Demeler deinterlacing technology rapidly converts each field to a frame using GPUs. We have made many converted sequences available, first interlaced (via Meler) and then deinterlaced using Demeler - these are accessible at Viewing Examples of Demeler Output Video. However, these clips are at high frame rates, so we strongly recommend you read our guide to Smooth Viewing first.
Demeler always passes through the original fields to the output frames unchanged, while producing very little flicker. Most other deinterlacers either unavoidably produce flicker, or apply lowpass filtering on their output frames to reduce flicker. Filtering also irrecoverably reduces output resolution, and does not allow deinterlaced archives to replace interlaced archives without data loss.
Demeler's output can be objectively measured by:
Each field is deinterlaced to a frame, requiring interpolation of missing lines. If the interpolated lines are "wrong", then this results in flicker, and less effective compression and/or reduced SNR in order to encode that flicker. When Demeler output is compressed by x264 (in the latter's default Constant Rate Factor mode), bitrates reduce by about 21.3% on average versus compressing interlaced video directly. For example, for 60Hz refresh displays: mobcal_ter shrinks by 32.12%, shields_ter by 25.06% and Stockholm_ter by 39.83%. For 50Hz refresh: crowd_run shrinks by 16.67%, schumacher by 9.47%, ducks_take_off by 5.98%, and old_town_cross by 51.53%. The original input fields are always passed unchanged to the deinterlaced output frames. Similar average bitrate reduction has been found for HEVC. This is a breakthrough achievement in deinterlacing quality!
Demeler can be used to eliminate interlaced archives. There is no longer a need to ever keep the original interlaced material after it has been Demeler-deinterlaced to frames. LFFPT means that the original interlaced clip, if losslessly compressed, can then be exactly reconstructed (with no added noise) using meler. This makes demeler deinterlaced output ideal for archiving purposes, as its results can be re-interlaced and re-deinterlaced with an even better deinterlacer - should such technology ever become available. Recovery is also possible with lossy compression, commensurate with its quality and SNR, as discussed above. Demeler output usually compresses smaller than interlaced, so it saves storage for lossy archiving too!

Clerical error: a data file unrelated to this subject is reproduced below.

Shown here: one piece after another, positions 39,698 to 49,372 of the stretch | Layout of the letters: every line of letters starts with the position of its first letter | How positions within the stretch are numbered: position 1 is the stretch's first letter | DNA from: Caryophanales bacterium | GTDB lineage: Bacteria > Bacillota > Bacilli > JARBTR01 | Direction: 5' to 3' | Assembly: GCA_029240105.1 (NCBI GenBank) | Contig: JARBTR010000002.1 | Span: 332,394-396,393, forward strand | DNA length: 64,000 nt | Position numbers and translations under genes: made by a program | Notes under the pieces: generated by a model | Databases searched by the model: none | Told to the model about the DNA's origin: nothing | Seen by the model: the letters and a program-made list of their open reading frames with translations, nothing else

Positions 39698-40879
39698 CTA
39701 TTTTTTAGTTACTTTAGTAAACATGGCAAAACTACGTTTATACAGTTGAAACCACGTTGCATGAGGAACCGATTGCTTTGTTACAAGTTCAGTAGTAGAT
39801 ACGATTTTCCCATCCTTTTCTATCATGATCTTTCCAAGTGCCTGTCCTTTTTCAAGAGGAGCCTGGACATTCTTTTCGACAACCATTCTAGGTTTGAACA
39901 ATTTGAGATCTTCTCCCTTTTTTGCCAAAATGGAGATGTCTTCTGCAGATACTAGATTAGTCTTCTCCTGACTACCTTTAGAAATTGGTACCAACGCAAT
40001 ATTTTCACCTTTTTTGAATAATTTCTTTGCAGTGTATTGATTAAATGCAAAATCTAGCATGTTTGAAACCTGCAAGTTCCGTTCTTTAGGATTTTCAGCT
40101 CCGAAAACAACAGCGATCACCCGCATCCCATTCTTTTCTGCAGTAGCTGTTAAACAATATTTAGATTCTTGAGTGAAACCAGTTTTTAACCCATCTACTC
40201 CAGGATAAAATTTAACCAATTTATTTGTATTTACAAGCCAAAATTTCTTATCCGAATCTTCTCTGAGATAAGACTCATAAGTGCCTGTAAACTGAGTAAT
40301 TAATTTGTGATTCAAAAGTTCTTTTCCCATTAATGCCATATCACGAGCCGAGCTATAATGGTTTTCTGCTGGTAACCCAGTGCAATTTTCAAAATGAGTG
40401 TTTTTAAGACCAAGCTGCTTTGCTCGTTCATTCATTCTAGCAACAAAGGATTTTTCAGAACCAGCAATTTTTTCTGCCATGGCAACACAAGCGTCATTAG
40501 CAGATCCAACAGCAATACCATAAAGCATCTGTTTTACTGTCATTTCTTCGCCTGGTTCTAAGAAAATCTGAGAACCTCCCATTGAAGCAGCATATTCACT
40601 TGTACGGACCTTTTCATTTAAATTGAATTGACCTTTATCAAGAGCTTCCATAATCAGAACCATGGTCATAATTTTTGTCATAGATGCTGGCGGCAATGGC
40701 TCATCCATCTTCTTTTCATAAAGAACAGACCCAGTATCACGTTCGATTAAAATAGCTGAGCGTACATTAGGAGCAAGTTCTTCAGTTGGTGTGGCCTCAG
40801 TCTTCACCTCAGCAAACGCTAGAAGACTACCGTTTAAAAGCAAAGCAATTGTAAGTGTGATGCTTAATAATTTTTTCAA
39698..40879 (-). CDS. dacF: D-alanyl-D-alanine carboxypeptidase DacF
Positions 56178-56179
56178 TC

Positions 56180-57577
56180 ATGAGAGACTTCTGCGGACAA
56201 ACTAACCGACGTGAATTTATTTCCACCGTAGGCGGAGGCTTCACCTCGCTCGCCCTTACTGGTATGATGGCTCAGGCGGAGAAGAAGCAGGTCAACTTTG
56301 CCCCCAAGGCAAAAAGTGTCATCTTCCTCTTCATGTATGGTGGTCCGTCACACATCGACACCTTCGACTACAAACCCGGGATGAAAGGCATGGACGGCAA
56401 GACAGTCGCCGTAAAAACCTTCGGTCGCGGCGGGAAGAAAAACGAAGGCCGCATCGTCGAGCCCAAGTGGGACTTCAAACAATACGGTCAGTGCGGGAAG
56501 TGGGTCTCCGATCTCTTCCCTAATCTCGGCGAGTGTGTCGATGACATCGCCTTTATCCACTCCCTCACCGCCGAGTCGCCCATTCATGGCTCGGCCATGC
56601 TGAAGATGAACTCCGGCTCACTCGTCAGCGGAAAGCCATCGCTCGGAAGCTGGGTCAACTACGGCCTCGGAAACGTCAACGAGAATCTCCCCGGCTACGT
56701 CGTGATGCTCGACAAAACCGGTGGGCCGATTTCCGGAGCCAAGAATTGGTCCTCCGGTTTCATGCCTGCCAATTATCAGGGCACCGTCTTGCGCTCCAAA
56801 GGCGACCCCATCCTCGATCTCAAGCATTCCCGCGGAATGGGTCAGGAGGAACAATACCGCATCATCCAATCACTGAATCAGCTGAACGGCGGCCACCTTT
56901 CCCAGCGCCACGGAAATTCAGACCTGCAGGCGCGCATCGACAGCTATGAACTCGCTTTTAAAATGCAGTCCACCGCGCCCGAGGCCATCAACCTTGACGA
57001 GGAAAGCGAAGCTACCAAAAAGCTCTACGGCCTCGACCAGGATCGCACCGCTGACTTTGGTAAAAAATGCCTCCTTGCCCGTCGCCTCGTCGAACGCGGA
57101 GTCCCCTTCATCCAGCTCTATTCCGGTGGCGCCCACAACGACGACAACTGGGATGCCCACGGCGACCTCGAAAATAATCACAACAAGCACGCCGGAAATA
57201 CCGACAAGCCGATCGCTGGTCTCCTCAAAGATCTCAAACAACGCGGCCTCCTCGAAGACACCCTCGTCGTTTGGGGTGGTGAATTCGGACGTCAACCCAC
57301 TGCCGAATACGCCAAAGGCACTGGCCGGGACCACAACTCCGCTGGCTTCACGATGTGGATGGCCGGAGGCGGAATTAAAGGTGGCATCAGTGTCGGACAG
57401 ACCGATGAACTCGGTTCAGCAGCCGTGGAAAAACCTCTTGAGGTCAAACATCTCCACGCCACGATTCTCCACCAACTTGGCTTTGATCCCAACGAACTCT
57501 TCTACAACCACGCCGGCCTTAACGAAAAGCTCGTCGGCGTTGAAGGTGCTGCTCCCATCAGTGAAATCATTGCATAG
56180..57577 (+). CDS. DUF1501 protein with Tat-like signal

Inverse telecine removes pulldown from 60i, converting exactly
to the original 24p. In the real world, either noise (from compression or from analog sources) or broken
2:3 cadences (due to edited scene changes after telecine was applied),
can make reliable pulldown very difficult to achieve when examined frame-by-frame.
Demeler uses advanced statistical techniques and motion-based scene-change detection to achieve excellent quality under all commonly encountered operating conditions.
Progressive Segmented Frames (PSF) in interlace/telecine video are automatically detected in normal operation, and preserved at the output. For example, if normal 60i -> 60p deinterlacing detects the input frames are progressive, then each progressive output frame is preserved and duplicated to maintain the same 30p -> 60p output cadence. PSF detection is particularly important in 50i countries, where film is normally sped up to 25p and then inserted as progressive frames. Demeler can reverse the process and detect/convert either 50i or 25p to 50p.